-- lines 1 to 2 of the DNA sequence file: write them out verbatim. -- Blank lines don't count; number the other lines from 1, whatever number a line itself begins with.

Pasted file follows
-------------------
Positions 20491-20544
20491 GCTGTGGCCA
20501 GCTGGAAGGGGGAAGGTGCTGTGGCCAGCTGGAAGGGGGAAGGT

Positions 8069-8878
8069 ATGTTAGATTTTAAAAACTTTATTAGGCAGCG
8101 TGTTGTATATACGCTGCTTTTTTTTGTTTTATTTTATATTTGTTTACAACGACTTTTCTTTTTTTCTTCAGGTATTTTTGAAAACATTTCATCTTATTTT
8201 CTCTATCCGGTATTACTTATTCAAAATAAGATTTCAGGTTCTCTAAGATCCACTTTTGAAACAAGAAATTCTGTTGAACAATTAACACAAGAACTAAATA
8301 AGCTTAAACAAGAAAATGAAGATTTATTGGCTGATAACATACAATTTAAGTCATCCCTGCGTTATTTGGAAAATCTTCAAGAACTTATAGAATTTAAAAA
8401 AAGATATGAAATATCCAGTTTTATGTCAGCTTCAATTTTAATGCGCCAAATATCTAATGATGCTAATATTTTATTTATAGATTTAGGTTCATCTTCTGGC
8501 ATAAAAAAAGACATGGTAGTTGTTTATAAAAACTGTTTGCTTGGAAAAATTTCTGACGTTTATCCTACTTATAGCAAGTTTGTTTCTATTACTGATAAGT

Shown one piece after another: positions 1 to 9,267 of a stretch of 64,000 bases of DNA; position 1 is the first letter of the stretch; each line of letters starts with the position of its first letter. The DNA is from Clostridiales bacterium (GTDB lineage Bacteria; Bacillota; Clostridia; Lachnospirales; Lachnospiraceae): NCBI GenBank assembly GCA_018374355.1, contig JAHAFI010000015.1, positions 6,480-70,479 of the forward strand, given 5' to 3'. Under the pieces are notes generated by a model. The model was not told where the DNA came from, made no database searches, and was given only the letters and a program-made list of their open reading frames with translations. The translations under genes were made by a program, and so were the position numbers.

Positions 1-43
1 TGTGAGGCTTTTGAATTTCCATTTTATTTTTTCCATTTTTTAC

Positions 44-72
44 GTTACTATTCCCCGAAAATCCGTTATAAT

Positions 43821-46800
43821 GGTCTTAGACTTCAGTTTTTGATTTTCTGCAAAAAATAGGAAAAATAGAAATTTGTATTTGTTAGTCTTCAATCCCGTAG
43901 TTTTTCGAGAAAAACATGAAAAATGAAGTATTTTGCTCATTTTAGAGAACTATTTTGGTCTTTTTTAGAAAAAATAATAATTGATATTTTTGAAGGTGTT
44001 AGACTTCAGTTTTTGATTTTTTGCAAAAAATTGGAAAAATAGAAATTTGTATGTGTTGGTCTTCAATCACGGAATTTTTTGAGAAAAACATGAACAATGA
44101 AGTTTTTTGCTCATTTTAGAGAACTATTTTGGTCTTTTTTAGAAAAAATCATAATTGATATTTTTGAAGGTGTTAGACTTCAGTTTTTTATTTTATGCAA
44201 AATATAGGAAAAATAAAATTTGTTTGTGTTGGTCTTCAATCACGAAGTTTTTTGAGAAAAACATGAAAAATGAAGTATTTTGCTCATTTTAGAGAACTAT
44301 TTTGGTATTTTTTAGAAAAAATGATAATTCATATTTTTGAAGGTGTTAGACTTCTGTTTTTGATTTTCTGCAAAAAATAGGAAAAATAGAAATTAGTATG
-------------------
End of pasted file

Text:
Positions 20491-20544
20491 GCTGTGGCCA